We walked to a little Scottish restaurant called "Auld Jock's Pie Shoppe" and had a traditional Scottish breakfast. I didn't take a picture but I found this one online. It includes bacon, sausage, a potato scone, haggis, black pudding, toast, beans, tomato and mushrooms. I LOVED the potato scones but wasn't so much a fan of haggis or black pudding. (I dare you to go read what black pudding is.) But we also had chocolate chip shortbread, croissants and some other shortbread treats. Shortbread treats are my new favorite dessert, and on holiday it is perfectly acceptable to eat them for breakfast.
There were more fun buskers to see, and my parents (who were walking separately from us) saw a hovering Yoda that sounded really cool.
The history at Edinburgh Castle, and all throughout Scotland was so overwhelming to me. I wished I knew more, or had read more. It was hard to understand when Scotland had it's own King/Queen and when it was under English rule. There were bits and pieces that sounded familiar, like William Wallace or Mary Queen of Scots, but I didn't know any details or have any kind of broad understanding of historical context. But I'm motivated to learn more and get some books from the library.
In the United States, the history of our country that we learn about in school is more or less 300 years. But when you get to these countries in Europe, they have a "civilized" history of 2000+ years. When I told Richard that I felt completely lost and confused with Scotland's past, he said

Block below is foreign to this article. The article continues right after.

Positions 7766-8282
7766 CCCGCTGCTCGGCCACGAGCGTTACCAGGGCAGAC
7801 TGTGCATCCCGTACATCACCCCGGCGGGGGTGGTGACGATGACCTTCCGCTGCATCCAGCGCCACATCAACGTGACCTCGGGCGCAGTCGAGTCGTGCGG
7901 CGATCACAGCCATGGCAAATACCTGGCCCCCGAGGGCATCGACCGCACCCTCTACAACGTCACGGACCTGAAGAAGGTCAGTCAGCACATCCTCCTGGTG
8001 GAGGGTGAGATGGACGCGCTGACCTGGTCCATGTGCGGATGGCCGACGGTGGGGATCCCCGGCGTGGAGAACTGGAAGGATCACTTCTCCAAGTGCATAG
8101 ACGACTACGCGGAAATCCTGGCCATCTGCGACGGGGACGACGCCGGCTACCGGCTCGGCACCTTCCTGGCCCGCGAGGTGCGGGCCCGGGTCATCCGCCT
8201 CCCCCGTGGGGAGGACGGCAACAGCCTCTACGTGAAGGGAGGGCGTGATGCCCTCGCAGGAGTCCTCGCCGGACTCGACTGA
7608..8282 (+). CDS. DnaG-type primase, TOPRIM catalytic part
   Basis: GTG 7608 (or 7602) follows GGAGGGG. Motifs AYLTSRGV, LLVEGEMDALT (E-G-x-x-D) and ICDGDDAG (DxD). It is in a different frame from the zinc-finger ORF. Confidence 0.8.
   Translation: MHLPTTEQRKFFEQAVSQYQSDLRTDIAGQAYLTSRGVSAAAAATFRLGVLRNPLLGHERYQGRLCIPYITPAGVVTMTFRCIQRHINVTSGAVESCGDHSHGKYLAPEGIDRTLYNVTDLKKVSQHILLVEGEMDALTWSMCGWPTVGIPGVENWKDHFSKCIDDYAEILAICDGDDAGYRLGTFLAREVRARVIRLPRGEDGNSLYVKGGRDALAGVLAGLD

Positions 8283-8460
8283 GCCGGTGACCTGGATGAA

"Just wait until you visit Rome."
We ate lunch at a really tasty vegetarian restaurant in downtown Edinburgh, where we could stay out of the forthcoming rain and rest a bit. Then my dad left to go get train tickets up to our next destination. My mom found a public records library where she wanted to make some family history inquiries and we took the kids to Calton Hill to see the National Monument and climb the Nelson Monument.
The Nelson Monument is a memorial to a famous Scottish Admiral, Horatio Nelson, who fought in the Napoleonic wars. He was killed in the Trafalgar naval battle, but was a hero. I didn't get a picture of the monument itself, but it was designed to look like a telescope. We climbed the stairs to the top for some spectacular views, but my photos didn't turn out well because it was raining.
"Where do I check in?"
"That's right here darlin'."
The hotel was old, and classic. It wasn't fancy but it was full of charm. Crown molding, high ceilings and chandeliers. We loved it. We unloaded our things, went for a little walk down to the pier, and then came back to the hotel to eat dinner in the pub. (There weren't really any other options.) We were all pretty exhausted so we went straight to bed. Well, Richard and I went to bed with the littles, but apparently Cameron and Eli stayed up watching a movie with Baca and Grandpa.